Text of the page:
When you are looking to purchase a condominium it is important to make any offer subject to your review and approval of the condominium corporations documents. Part of those documents will include the year end financial statements along with the most current unaudited monthly balance sheet. If you are not an accountant by trade, what do all these numbers mean? And do they really matter?
The year end financial statement looks at the financial health of the condominium corporation over the past 12 months, comparing the year end figures to those of the previous years. The amount of income generated through condo fees and other sources is compared to the total expenses (budget) of the corporation. Any shortfall or surplus is noted. The amount contributed to the reserve fund is also noted along with whatever was spent during the year and disclosing the total amount present in the fund.
It should be noted that not all year end financial statements need to be audited by an accountant. The Alberta Condominium Property Act does not specify this requirement. A condo corporation bylaws will dictate if this is a necessity, although even if the bylaws don’t require it, it is a good idea for transparency to have this done. It is not unusual for smaller, self managed buildings to not have the year end financials audited. Also keep in mind that year end financials can take several months to be reviewed by an accountant and the final report prepared. If the corporation’s year end is December 31, the financials for that year may not be available until March!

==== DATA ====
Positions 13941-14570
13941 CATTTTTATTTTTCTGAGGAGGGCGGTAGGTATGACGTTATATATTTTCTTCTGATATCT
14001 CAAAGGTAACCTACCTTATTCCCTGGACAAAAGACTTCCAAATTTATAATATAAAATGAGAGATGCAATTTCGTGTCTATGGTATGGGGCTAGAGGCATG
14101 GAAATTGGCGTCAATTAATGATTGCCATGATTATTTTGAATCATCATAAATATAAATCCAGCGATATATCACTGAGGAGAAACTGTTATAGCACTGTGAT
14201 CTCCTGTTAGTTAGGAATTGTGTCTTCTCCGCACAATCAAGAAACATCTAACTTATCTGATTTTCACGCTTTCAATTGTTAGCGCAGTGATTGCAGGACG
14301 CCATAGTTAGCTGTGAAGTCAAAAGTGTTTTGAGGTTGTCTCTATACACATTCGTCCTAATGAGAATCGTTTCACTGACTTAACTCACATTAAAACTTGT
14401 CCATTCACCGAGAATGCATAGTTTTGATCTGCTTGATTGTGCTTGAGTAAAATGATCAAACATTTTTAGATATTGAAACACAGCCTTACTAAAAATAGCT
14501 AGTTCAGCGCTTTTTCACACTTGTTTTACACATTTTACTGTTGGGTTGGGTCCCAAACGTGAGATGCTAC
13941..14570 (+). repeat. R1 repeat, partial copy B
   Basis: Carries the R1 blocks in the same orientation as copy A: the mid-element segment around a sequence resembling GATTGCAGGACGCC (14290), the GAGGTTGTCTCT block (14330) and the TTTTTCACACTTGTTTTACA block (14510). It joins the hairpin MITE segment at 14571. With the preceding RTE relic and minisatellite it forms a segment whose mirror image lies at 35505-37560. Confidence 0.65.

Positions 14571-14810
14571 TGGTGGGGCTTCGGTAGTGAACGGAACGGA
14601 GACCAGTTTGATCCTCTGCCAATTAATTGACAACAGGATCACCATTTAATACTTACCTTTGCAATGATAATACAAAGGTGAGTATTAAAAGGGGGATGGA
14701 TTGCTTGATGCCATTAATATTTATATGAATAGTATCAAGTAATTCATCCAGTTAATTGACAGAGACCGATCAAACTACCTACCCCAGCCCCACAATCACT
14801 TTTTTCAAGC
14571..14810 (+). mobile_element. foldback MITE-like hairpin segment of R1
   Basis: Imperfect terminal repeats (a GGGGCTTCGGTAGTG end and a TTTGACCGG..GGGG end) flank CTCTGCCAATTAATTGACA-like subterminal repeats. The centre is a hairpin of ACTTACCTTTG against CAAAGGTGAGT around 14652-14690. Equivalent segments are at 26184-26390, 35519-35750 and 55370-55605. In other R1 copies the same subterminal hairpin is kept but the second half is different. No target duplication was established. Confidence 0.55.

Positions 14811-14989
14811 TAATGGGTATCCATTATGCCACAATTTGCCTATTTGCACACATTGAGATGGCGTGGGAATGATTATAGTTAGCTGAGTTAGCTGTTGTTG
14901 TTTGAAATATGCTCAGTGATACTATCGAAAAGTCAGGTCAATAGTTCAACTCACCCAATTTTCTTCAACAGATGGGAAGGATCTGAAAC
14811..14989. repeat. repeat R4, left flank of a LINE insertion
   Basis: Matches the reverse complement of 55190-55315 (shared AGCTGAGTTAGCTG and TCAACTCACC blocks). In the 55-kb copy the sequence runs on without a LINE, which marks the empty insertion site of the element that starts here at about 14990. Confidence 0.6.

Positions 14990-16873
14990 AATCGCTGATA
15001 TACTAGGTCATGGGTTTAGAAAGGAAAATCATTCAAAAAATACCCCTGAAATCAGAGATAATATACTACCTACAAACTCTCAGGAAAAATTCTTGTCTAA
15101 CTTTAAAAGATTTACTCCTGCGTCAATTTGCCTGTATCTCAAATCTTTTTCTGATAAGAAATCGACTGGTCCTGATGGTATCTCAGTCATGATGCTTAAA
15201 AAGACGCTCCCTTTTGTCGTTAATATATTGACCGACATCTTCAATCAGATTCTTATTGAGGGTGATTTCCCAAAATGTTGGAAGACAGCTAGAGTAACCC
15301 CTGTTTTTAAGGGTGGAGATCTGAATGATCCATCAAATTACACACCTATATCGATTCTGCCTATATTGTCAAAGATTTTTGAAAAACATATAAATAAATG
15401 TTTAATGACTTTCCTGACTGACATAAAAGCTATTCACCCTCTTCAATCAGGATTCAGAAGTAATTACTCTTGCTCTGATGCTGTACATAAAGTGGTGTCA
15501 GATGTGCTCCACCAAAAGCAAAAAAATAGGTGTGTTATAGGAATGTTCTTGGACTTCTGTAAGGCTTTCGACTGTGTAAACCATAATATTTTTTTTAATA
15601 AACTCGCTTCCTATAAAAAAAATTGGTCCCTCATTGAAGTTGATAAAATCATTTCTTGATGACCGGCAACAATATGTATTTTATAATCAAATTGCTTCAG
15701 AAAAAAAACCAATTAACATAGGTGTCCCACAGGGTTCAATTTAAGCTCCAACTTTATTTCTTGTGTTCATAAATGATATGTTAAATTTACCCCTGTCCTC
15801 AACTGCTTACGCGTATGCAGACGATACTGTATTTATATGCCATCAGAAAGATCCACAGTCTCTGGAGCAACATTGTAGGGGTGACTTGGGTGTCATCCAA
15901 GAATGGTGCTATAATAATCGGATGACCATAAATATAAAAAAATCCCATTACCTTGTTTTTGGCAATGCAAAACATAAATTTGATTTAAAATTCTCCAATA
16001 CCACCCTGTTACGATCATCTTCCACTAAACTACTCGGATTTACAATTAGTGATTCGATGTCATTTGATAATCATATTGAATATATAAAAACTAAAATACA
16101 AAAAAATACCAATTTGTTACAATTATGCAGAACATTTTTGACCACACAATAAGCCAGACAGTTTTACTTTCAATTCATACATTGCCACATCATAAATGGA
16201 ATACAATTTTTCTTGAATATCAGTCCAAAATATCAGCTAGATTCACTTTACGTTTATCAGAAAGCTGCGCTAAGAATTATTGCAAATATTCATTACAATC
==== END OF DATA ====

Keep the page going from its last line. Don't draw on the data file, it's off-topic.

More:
Given that the year end financials can be several months out of date, it is important to verify the financial health of the corporation by reviewing the most current monthly unaudited balance sheet. This document will outline how much cash is in the corporation’s general operating account as well as the reserve fund account balance, what bills are outstanding (liabilities) and what accounts receivable are outstanding.
As with many things, looking at only one or two documents alone will not give you the full picture. The year end financials and monthly balance sheet must be viewed in the context of the entire package of documents provided. For instance, the balance in the reserve fund may look like a lot, but if the amount is less than the reserve fund plan specifies, you may want to ask further questions. A low operating account balance may not be as alarming if a special assessment has been called to address the shortfall.
As always, it is prudent to utilize the services of condominium specialists, both in the buying and selling of condominiums and in the review of the condo corporation documents. Good luck with your condo purchase!